Finding Joy in the Simple Moments

yoga and meditation

Developing a practice in which you aim to feel the breath in your lungs, the warm sun on your face, and the brush of air on your skin allows you to experience the divine every day. The sacred is all around us when we take the time to pause and notice. When we meet the simple moment with wholehearted attention we find this truth.

“Yoga is like music. The rhythm of the body, the melody of the mind, and the harmony of the soul, create the symphony of life.” ~ B.K.S Iyengar


One of the most tangible benefits I have felt in my own yoga practice is that it has increased my ability to appreciate the simple moments in life. Through our yoga or meditation practice we develop the capacity to meet the mystery and the simplicity of the present moment, whatever it contains.

Cultivating stillness in our practice allows us to drop into this simplicity.

In order to find stillness and presence amidst the voices and reactions within us, we need to relax our need for control. We need to release the continual desire to push and pull, to hold on and contract. Tension is created when we want to be somewhere different than where we are now. This tension causes restriction in the physical, mental, and subtle energetic body. Tensing up in order to arrive at some future goal doesn’t allow us to experience the richness and simplicity of the present.

Finding stillness, could in many ways, be considered an advanced practice. We may not be moving deeper physically but skillful stillness requires a training of the mind. When we ask ourselves to stay, even when physical sensation is present, an interesting thing happens. This staying elicits reactions that are often familiar. Anxiety. Restlessness. Boredom. Judgement. Comparison. Zoning out. Tension.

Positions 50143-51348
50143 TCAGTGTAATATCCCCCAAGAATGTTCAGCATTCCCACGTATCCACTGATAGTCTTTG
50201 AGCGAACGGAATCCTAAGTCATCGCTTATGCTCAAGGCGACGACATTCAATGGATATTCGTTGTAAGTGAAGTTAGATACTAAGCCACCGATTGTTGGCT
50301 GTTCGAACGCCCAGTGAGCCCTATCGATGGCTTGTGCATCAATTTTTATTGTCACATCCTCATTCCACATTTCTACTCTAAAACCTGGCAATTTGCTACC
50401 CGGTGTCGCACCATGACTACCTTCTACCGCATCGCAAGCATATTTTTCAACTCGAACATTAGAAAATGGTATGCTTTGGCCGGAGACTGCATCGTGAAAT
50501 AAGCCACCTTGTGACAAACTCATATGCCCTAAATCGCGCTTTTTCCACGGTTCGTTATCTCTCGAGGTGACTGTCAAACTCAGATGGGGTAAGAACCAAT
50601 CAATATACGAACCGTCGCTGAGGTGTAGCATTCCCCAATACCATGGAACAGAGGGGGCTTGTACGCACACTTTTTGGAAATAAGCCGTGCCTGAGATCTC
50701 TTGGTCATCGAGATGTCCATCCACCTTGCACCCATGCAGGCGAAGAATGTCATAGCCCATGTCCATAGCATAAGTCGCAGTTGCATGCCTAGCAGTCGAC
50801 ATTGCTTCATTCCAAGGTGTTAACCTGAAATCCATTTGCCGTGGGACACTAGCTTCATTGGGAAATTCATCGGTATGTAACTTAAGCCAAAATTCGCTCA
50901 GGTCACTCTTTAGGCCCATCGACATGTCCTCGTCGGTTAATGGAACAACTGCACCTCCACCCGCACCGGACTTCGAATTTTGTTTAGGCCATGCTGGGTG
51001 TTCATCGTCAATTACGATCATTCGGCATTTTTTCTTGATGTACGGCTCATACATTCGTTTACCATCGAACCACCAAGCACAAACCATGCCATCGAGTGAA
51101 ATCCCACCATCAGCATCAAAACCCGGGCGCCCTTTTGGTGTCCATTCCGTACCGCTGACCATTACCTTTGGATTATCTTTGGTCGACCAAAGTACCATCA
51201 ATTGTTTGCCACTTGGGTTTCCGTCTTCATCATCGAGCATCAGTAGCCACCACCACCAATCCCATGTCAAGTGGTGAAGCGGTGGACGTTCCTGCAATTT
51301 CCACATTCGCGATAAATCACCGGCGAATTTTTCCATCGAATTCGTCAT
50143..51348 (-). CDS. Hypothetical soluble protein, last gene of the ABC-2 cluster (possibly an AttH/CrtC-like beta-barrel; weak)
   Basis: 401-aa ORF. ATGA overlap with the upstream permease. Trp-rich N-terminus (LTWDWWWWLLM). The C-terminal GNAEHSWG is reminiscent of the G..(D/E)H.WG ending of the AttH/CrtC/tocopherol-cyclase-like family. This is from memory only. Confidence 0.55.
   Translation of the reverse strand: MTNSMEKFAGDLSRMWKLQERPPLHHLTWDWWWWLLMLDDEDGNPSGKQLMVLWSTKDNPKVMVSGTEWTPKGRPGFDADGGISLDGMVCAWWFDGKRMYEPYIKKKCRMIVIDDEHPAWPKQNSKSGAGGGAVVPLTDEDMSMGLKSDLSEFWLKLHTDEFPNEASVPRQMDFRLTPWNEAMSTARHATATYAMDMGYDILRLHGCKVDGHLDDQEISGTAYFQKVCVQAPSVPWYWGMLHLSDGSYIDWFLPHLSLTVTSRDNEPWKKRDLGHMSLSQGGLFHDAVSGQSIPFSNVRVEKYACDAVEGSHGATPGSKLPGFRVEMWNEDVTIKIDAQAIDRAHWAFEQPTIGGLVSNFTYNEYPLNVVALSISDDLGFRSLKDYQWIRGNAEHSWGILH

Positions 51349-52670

In fact, much of our lives are controlled by the belief (conscious or unconscious) that we need to become tense in order to somehow lead the direction of our lives.

Many of us live with the idea that “I just need to get through this one thing and then I can relax”. Our culture encourages this belief system by valuing drive, hyper-stimulation, achievement and ambition over receptivity and ease.

When we start to release the need to be in control during our practice and our life, we release the tension that is bound up in the body, heart and mind. We find, through stillness, that we can feel the exhale fully and arrive right here right now.

Our mind is tricky though - it has ways of co-opting even the most wholesome practices and making them tools for self deprecation. We must be aware that this practice of stillness, if related to in an unskilful way, can further reinforce our habitual tendencies of tension and aggression towards the self. Instead of helping us to relax and open, the practice becomes another place where we are not enough; we place pressure on ourselves to perform and achieve.

Instead of this aggression towards our experience we can use the practice of stillness and presence as a way of being in our lives more completely, so that we truly experience the full spectrum of what is happening -- even when it is difficult, painful or uncomfortable.

In our practice we fully arrive here and now so as to not miss our lives.

Letting go of our desire to change our circumstances and our need to be in control is a dance. It doesn’t mean we grin and bear our difficulties without feeling. The practice is not to just endure. As we bring attention to whatever is present there is the possibility of relaxing and creating space around what is here.

It takes a deep willingness and dedication to truly stay with an aching hip, a confused mind, or a broken heart. Instead of just trying to rush through the moment, we rest with the reality of the situation right now. When we practice, we nurture the ability to hold our experience more lightly. We notice the myriad fluctuations of body, heart, and mind -- both the internal and external changes -- and we begin to notice the transient nature of our experience. We not only cultivate the ability to stay awake during painful moments, we also develop the capacity to more fully experience the positive moments as well.

“The present moment is filled with joy and happiness. If you are attentive, you will see it.” ~ The Buddha

When we wake up and find more presence we experience more joy in the simple moments. When we stay awake to how things are now we develop the ability to see the synchronicity and opportunity that exists around us.

It is through this recognition of our inherent wakefulness that we can experience immense joy through the fullness of every moment. 

Jennifer Raye - FINAL.png